Tuesday, March 23, 2004

NYT -- Mandatory public school theology

A New York Times columnists writes today about the importance of religion. He starts off discussing the civil rights movement:
Its leaders, including Martin Luther King Jr., drew sustenance from a prophetic religious tradition, and took a much darker view of human nature. King wrote an important essay on Jeremiah, the "rebel prophet" who saw that his nation was in moral decline. ... Because the experiences of the Hebrew prophets had taught them to be pessimistic about humanity, the civil rights leaders knew they had to be spiritually aggressive if they wanted to get anything done. Chappell argues that the civil rights movement was not a political movement with a religious element. It was a religious movement with a political element. If you believe that the separation of church and state means that people should not bring their religious values into politics, then, if Chappell is right, you have to say goodbye to the civil rights movement. It would not have succeeded as a secular force.
I'm not sure how exactly to reconstruct the argument. It's a really bad argument if it looks like this: the leaders of the civil rights movement were religious, therefore it was a religious movement. A more likely and more charitable intended interpretation is this: insights from religious texts into human nature were vitally important to the civil rights movement, therefore it was a religious movement. It's a slightly better argument, but it's still invalid -- the (alleged) fact that reading the Bible helped people to understand human nature and more effectively change social policies doesn't make it a religious movement. I don't want to be arguing too much yet -- if the facts are right, which I'll assume they are, then this is an instance of religion affecting positive change in society. But the column continues:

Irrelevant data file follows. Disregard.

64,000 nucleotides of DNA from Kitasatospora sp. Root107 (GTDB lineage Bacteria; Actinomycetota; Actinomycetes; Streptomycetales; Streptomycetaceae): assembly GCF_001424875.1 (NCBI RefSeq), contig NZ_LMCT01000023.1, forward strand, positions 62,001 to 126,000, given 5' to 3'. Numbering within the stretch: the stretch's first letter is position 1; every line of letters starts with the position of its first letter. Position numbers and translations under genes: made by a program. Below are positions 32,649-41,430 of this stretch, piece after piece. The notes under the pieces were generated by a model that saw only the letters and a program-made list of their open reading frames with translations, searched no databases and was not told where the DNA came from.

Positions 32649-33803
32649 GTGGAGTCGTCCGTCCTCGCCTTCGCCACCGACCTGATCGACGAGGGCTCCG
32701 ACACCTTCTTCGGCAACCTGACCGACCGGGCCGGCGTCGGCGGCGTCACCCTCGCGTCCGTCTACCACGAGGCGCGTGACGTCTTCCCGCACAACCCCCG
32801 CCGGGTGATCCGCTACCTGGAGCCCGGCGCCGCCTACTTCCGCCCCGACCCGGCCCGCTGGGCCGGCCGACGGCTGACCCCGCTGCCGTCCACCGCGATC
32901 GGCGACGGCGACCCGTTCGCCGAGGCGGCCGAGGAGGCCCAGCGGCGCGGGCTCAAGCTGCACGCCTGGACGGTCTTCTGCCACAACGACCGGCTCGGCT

Whether you believe in God or not, the Bible and commentaries on the Bible can be read as instructions about what human beings are like and how they are likely to behave. Moreover, this biblical wisdom is deeper and more accurate than the wisdom offered by the secular social sciences, which often treat human beings as soulless utility-maximizers, or as members of this or that demographic group or class. Whether the topic is welfare, education, the regulation of biotechnology or even the war on terrorism, biblical wisdom may offer something that secular thinking does not -- not pat answers, but a way to think about things. ... The lesson I draw from all this is that ... maybe theology should be mandatory [in public schools]. Students should be introduced to the prophets, to the Old and New Testaments, to the Koran, to a few of the commentators who argue about these texts.
Now this is just silly. Religious texts can provide valuable insights into human behavior, therefore they should be mandatory reading in public schools? LOTS of things can provide valuable insights into human behavior. Take away the religious claims and religious texts are (at best) good literature -- and there's lots of secular good literature too.

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